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Adelaide’s Tidal Wave. The One That Never Happened

Adelaide made world headlines briefly back in 1976 when Melbourne house painter and amateur clairvoyant John Nash, reported he’d had a vision in which Adelaide and its 800,000 inhabitants were obliterated by an earthquake and tidal wave. Mr Nash claimed that doomsday would be between 10.30 a.m. and noon on 19th January. He was so convinced by his own vision that he sold his house and moved to another state.

Don Dunstan waves from the Pier Hotel balcony to the big crowd waiting on Glenelg beach for the predicted tidal wave

The media got hold of the story and the following widespread publicity caused panic in some sections of the Adelaide community, particularly many non-English speaking migrants, who were reported to have sold up and actually moved out of the city.

People sold off beachfront properties at bargain prices and hotels in the area reported a drop of 75% in occupancy. Many staff members working in seaside establishments either refused to work or took a sickie on the day. There were reports that some parents kept their children home from school and drove to the Adelaide hills with all their posessions in the car and others left town, driving as far as the Riverland.

The BBC from London despatched a television crew to Glenelg to record the predicted catastrophe and media arrived from interstate in their droves, including one Sydney radio station that sent their entire morning programme staff for a ‘live’, on-the-spot broadcast.

Newspsper clipping from that day. There was a mostly fun mood within the crowd, some carried banners calling for everyone to repent their sins.

Newspaper clipping from that day. There was a mostly fun mood within the crowd, some carried banners calling for everyone to repent their sins.

When the big morning of the tidal wave arrived, thousands headed to the beach. There was a mostly fun mood within the crowd, some carried banners calling for everyone to repent their sins as the end was nigh, others were dressed in bathers with flippers and goggles, prepared for a swim, still others carried surfboards  while one wag dressed in tails and announced that he wanted to ‘go in style’.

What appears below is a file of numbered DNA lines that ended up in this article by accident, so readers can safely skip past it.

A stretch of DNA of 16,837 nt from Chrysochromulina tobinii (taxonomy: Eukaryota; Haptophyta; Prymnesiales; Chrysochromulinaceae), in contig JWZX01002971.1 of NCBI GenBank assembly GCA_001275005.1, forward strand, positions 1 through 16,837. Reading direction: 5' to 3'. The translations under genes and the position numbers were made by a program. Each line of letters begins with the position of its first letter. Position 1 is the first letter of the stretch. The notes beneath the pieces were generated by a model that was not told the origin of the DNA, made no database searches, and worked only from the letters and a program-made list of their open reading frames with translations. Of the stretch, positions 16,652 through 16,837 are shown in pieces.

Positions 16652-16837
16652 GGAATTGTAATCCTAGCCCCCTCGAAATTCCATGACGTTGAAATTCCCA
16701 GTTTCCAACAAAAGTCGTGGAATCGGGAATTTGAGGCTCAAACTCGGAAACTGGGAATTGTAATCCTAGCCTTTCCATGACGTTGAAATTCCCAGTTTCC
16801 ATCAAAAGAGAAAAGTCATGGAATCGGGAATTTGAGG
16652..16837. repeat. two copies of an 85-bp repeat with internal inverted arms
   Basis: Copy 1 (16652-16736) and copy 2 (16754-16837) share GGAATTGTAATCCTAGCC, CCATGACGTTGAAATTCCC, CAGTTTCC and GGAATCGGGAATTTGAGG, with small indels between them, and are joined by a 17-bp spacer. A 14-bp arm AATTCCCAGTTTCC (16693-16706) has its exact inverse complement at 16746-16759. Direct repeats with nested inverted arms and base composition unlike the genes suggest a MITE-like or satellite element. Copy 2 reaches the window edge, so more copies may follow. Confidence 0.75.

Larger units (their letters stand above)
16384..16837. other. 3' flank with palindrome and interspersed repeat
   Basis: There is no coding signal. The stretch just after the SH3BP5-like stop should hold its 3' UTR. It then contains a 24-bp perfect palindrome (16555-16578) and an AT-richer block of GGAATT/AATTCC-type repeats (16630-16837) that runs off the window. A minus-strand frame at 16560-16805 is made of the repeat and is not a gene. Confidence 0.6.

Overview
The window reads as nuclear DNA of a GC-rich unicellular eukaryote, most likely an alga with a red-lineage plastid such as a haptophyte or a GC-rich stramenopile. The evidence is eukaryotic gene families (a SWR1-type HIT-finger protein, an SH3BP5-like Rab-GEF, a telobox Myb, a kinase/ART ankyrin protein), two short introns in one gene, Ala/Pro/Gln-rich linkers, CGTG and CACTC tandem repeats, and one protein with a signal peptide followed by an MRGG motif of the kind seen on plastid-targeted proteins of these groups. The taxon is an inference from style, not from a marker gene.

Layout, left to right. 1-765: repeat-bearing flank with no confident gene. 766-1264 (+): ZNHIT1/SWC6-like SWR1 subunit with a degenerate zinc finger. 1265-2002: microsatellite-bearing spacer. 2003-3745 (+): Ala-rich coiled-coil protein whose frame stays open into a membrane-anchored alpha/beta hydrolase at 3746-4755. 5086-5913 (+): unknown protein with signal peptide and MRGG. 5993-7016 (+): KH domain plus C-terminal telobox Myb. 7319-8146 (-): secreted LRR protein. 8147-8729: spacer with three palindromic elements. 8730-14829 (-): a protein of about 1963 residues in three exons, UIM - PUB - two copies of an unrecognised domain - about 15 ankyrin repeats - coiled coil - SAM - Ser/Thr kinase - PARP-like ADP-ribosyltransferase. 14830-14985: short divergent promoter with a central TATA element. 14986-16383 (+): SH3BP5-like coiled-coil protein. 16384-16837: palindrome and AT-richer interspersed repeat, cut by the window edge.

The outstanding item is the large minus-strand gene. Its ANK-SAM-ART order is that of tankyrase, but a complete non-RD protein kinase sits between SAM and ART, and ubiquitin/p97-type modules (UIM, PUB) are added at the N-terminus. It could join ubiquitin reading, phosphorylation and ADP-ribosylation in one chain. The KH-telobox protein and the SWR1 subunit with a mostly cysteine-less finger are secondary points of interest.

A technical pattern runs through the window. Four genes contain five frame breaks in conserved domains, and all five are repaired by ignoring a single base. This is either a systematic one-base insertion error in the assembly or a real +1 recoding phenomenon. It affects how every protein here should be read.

South Australian Premier, Don Dunstan, well known for his theatrics, arrived at the beach about mid-morning, ready to do a ‘King Canute’ and turn back the tide if necessary. He assured the gathered multitude that nothing would happen and there would be no disaster. He received a warm welcome from the crowd and a cheer when he said that Mr Nash was not welcome back in Adelaide.

As the clock ticked down to midday, somebody started a countdown and the thousands who had gathered all looked out to sea…..and nothing happened.

There was no tidal wave.

Gradually the crowds began to wander off, some to the nearest bar, others took advantage of the summer weather and stayed at the beach for the day and still others drifted off home.

Next morning ,The Advertiser in its editorial said: “Hopefully, the lesson we should all have learnt from yesterday’s pathetic anticlimax is to rely more on our common sense and less on the silly and unscientific speculation of self-appointed soothsayers.”

What are some of your memories of that day in Adelaide in 1976?

12 Responses to Adelaide’s Tidal Wave. The One That Never Happened

  1. Graeme October 21, 2014 at 7:06 pm #

    It was a Monday for memory, my girlfriend was ill but turned up to work because she didn’t want people thinking she thought there would be a tidal wave.

    A workmate and I turned up to the office dressed in our wetsuits and armed with surfboards. I think the tidal wave was due to hit at 12 noon, and about 5 minutes before that an older work colleague walked past my desk and said, “I need to go to the men’s room. If the tidal wave doesn’t come, I’ll see you in 10 minutes. If it does hit, I’ll see you on top of Mount Lofty”.